A cliché is a sensory-motor image of the thing. As Bergson says, we do not perceive the thing or the image in its entirety, we always perceive less of it, we perceive only what we are interested in perceiving, or rather what it is in our interest to perceive . . . . We therefore normally perceive only clichés. But, if our sensory-motor schemata jam or break, then a different type of image can appear: a pure optical-sound image, the whole image without metaphor, brings out the thing in itself, literally, in its excess of horror or beauty, in its radical or unjustifiable character.9
Dorothy can see what others around her are incapable of seeing because her sensory-motor link has been severed and her senses have been freed from the necessities of action. Therefore, instead of experiencing a thing only in relation to herself, she experiences the thing in itself.
This is also a useful way of thinking about Los Angeles Plays Itself. Andersen’s essayistic interventions jam the “sensory motor schemata” of narrative film so that an image of Los Angeles “without metaphor . . . in its excess of horror or beauty, in its radical or unjustifiable character” can “[rise] up to the surface of the screen.” Andersen’s essay frees images from the yoke of instrumentality, revealing the city for what it is and allowing us to see what we otherwise cannot. It is at once theory and practice; not content to simply describe the new cinema, it embodies it. And this is Andersen’s great achievement: to have created a manifesto in both form and content. Like the work that it admires, Los Angeles Plays Itself teaches us to see.
- Andersen, Thom. Lecture attended by the author. Compare to Lenin’s oft-quoted quip to Marcu: “One can never be radical enough; that is, one must always try to be as radical as reality itself.” [↩]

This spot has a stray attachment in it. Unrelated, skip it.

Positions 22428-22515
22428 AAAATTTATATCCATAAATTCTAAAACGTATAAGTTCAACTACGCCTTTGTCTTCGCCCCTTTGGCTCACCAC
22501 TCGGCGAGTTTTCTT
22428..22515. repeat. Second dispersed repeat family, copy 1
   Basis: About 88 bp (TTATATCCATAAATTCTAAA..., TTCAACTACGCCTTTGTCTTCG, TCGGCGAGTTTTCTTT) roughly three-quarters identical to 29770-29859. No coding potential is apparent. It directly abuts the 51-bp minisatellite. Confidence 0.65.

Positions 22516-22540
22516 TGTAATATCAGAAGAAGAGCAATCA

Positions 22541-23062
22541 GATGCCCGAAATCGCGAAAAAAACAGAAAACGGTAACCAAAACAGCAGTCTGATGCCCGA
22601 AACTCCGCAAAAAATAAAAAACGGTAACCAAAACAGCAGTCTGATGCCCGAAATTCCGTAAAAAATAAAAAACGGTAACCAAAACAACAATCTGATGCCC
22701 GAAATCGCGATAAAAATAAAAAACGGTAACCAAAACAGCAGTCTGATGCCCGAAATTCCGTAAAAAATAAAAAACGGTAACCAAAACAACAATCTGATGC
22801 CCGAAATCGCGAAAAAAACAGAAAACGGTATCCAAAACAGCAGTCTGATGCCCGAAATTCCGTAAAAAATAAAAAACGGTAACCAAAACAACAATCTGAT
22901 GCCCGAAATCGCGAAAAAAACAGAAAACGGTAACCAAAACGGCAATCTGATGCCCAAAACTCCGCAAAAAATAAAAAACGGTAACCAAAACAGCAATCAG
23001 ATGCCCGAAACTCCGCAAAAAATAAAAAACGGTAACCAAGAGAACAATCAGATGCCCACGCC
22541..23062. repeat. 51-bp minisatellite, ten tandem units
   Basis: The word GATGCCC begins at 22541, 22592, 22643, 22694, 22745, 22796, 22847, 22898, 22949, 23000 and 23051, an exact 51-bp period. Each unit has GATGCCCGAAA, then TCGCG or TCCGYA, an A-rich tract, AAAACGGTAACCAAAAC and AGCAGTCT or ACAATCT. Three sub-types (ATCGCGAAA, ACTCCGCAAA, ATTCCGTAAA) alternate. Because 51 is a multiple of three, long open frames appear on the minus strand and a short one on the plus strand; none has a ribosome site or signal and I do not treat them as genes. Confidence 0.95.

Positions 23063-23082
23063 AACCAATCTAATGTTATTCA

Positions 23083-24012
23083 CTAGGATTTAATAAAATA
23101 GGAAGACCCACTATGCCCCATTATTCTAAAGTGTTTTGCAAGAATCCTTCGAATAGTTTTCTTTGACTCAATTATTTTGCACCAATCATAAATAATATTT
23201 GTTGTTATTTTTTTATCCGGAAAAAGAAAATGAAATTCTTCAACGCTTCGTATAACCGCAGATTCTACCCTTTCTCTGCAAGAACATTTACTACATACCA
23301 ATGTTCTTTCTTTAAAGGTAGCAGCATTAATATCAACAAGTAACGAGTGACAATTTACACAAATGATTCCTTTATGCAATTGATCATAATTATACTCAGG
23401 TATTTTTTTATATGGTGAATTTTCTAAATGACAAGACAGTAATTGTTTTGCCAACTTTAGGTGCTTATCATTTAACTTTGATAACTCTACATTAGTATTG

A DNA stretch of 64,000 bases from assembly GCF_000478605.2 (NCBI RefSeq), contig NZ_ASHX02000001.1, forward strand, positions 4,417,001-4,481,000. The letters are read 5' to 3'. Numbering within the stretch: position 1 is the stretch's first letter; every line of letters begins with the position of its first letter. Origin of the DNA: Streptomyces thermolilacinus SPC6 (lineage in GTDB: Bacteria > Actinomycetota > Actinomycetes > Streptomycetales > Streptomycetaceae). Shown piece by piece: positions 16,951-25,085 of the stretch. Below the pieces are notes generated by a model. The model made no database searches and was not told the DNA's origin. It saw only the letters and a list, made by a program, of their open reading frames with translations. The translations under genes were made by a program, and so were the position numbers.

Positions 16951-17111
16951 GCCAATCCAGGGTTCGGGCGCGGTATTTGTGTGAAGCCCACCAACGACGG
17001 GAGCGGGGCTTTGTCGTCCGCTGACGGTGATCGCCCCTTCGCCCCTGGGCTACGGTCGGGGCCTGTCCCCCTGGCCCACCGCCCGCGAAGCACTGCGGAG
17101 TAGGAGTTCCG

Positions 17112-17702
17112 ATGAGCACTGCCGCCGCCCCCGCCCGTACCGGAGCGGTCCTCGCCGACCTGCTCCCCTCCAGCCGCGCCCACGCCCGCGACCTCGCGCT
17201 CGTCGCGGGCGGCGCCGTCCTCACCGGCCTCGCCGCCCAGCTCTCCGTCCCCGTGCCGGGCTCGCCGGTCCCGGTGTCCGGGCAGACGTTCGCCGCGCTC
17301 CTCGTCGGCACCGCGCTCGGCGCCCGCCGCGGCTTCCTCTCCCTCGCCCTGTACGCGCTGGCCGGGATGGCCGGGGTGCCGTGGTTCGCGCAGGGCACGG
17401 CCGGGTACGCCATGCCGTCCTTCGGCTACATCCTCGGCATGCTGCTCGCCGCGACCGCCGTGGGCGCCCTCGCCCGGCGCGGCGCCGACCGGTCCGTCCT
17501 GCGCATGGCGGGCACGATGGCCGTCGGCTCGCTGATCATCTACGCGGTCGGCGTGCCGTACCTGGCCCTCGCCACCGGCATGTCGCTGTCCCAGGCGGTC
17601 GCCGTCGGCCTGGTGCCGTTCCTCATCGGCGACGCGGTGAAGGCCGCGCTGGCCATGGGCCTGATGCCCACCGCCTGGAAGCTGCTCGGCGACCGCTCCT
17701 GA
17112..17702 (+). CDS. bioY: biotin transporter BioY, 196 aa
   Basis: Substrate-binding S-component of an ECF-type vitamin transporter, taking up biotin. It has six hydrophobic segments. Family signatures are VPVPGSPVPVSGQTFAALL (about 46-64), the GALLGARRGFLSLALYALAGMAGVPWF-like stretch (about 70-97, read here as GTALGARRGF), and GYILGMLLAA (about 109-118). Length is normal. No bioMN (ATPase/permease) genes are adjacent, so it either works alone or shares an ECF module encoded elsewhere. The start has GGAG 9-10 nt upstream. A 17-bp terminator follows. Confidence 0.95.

- “No artificial drought was required to fool the voters,” Andersen informs us. In fact, the public was all too aware of the scandals surrounding the construction of the Los Angeles Aqueduct. Because it was what the people wanted, it still passed in a landslide. [↩]
- Banham, Reyner. Los Angeles: The Architecture of Four Ecologies. University of California Press, 2001. A fan of the place at a time when friends were hard to find, Banham also wrote, “Los Angeles does not get the attention it deserves — it gets attention, but it’s the attention that Sodom and Gomorrah have received, primarily a reflection of other people’s bad consciences.” [↩]
- A patchwork city of small towns strung together by rail and, later, asphalt, Los Angeles is like film itself in that here you can measure distance in time. New York, by contrast, has a cityscape like an abstract expressionist canvas: though created over time, it appears to us all at once. Its history is evident on its vertical plane. [↩]
- One of the benefits that the written word has over its cousin, the video essay, is that it is less bound to time, allowing readers to return to difficult passages. Though tempo is important in all writing, it is crucial in cinema, where the pace of the text is nearly as important as the words themselves. While you can rely upon the images that accompany the text to communicate, thereby reducing the amount of information that must be verbalized, it is also possible for the images and the text to compete: pair a dense idea with a complicated image and the audience might fail to grasp either one. [↩]
- Deleuze, Gilles. Cinema 2: The Time-Image. Trans. Hugh Tomlinson and Robert Galeta. Minneapolis: University of Minnesota Press, 1985. 3. [↩]
- Here, it might be helpful to think of the word “image” as closer to impression or sensation, the Greek aesthesis. [↩]
- Fisher, Morgan. “( ).” The Seventh Annual Views from the Avant-Garde. 2003. Web. 26 Jan 2009. http://www.filmlinc.com/archive/nyff/avantgarde2003mf.htm [↩]
- Deleuze, op. cit., 20 [↩]
- Ibid, 4. [↩]
- Ibid, xi. [↩]